I had this post scheduled for last Friday, but it suddenly sounded trivial in light of the recent tragic events in Paris, so I sat on it for a little while.
I was going to write about shopping, and the little Scandinavian café near Place de la République where I learned the French word for barley – orge, and thought of this salad.
The thing is, we live this world where deplorable incidents like these, sadly happens too often, except it usually happens to ‘other people‘ in ‘other places‘. The terror becomes more jarring and horrifying when it occurs in familiar places… in cities you love or in the same streets and cafés you were in just a month ago.
What I know is that Paris will recover from this, it always has; the past and the thousands of plaques, monuments and memorials marking the city‘s history tell us that it has survived worst, its motto after all is “Tossed But Not Sunk (Fluctuat nec mergitur)”.
I wish there was a way to figure out this madness, then I remembered a quote from a book I read a long time ago that said, “There’s no way for people to stop hurting each other except to stop”.
If you’ve been hanging out here with me for a while, you’ve probably noticed my deep fondness for Middle Eastern flavours. I’m naturally drawn to the warm heady spices and herbs found in classic Middle Eastern cooking, there’s just something about them that make my palate sing with delight! Harissa, sumac, baharat, cardamom and turmeric are just a few of my go-to spices when cooking.
There’s a little corner store in my neighbourhood that carries all sorts of Middle Eastern (and European) foods; olives, Persian flatbread, preserved lemons, hummus, saffron, etc., it’s a food lovers paradise, a wonderful place to discover and experiment with spices like Aleppo pepper and pilpelchuma; it was here that we discovered ghormeh sabzi, the Persian green stew that has become a household staple.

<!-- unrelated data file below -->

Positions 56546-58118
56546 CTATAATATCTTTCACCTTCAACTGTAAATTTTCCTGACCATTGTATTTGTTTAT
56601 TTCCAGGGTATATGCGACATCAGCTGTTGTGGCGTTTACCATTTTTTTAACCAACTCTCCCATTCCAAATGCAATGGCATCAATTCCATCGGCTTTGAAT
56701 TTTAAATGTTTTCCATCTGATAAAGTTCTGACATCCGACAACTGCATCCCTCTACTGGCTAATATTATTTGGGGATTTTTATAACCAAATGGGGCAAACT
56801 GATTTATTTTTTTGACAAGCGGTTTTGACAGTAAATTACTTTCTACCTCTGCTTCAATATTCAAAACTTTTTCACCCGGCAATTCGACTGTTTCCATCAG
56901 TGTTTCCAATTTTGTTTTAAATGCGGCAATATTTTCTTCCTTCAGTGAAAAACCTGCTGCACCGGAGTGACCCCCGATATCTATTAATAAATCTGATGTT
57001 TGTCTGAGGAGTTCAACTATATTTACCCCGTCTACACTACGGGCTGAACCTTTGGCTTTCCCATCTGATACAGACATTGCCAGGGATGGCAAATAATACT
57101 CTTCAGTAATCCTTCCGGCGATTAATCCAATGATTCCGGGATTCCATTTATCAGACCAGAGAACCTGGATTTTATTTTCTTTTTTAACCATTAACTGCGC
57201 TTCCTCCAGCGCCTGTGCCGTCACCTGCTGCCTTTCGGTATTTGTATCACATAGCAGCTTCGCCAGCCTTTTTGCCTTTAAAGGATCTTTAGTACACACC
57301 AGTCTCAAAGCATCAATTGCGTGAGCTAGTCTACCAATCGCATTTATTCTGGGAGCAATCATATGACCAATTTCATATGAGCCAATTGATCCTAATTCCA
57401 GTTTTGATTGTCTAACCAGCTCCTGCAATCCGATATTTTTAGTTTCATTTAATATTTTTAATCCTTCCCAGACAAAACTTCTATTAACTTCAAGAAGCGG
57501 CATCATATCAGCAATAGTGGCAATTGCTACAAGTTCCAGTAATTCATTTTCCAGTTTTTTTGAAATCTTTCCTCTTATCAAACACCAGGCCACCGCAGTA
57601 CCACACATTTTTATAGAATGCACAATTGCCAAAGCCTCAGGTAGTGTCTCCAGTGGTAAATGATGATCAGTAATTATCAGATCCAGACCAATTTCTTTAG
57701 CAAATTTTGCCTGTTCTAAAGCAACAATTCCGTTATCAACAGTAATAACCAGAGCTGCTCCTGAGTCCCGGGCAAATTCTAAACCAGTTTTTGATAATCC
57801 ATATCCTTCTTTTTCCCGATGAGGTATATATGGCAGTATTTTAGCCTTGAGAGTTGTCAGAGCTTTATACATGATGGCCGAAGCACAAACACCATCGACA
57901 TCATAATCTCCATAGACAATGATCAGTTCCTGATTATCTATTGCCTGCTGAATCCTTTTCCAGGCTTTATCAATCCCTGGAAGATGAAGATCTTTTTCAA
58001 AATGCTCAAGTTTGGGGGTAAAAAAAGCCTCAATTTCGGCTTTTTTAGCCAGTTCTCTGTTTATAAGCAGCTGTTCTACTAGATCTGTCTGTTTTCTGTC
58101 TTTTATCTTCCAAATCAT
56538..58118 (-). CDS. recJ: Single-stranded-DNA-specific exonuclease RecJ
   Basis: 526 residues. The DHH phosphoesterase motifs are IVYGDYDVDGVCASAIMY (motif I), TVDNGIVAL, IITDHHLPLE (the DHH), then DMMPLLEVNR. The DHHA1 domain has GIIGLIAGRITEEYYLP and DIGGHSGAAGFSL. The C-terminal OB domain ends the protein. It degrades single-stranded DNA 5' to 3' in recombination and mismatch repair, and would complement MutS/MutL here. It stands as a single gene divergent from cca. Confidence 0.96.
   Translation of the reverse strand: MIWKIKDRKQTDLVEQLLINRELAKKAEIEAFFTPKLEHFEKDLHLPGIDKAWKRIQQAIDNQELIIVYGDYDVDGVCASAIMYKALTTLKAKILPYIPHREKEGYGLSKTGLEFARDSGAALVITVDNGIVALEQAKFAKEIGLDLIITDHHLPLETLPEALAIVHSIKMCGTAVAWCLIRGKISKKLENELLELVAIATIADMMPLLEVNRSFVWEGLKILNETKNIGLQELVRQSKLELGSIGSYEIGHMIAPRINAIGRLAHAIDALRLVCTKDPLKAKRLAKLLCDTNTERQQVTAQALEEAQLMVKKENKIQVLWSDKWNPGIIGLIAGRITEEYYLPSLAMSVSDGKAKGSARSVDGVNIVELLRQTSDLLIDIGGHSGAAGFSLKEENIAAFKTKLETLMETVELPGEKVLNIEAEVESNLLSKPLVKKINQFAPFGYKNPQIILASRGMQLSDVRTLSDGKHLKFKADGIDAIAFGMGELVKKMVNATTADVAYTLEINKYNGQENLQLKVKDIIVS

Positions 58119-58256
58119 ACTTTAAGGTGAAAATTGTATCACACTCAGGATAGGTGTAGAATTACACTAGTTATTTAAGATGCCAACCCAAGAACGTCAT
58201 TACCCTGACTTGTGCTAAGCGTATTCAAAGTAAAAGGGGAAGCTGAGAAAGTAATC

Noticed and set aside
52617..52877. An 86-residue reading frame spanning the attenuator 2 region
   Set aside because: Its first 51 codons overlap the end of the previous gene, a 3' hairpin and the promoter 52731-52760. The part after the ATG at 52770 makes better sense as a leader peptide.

I had a particularly delicious rice and lentil dish at a friend’s house recently. Our host before we sat down to dinner, apologized because she said she’d been running late and had rushed through preparing the meal.
It was a simple mujadara with about the same ratio of rice to lentils, and tons of crispy fried onions piled atop with specks of sundried tomatoes – maybe it was because I went in without any expectation, but it turned out to be the most spectacular mujadara I’ve ever had!
I told this to our host, who brushed me off, and modestly suggested it was the lentil, “Please… it’s not like you can really screw up lentils!” she said.
My first trip to Paris, the bus (Les Cars) from Roissy dropped us off at the Arc de Triomphe, the Champs-Élysées stretched before us in all its tree-lined splendour, and I couldn’t think of a more magnificent introduction to the city.
We walked down the grand avenue that morning towards the Obelisk and fountains at the Place de la Concorde, weaving in and out of stores and stopping for crepes on the way.
At the Tuileries, we meandered through meticulously landscaped gardens with ponds and sculptures, struck by their incomparable beauty.
Things have been a little quiet around here; I’ve returned from a wonderful little vacation, where I unfortunately could not keep up with posting on here like I’d intended.
As it is with most vacations these days, we tried to fit too many activities into too few days, but we did manage to have an amazing time being inspired by wonderful discoveries and connecting with friends and family.
I returned home motivated, a little changed in a way only travel can change one, and surprisingly refreshed; also, I must have taken over a thousand photos, which I’m very excited to share with you, but before I do that, let’s make some cookies!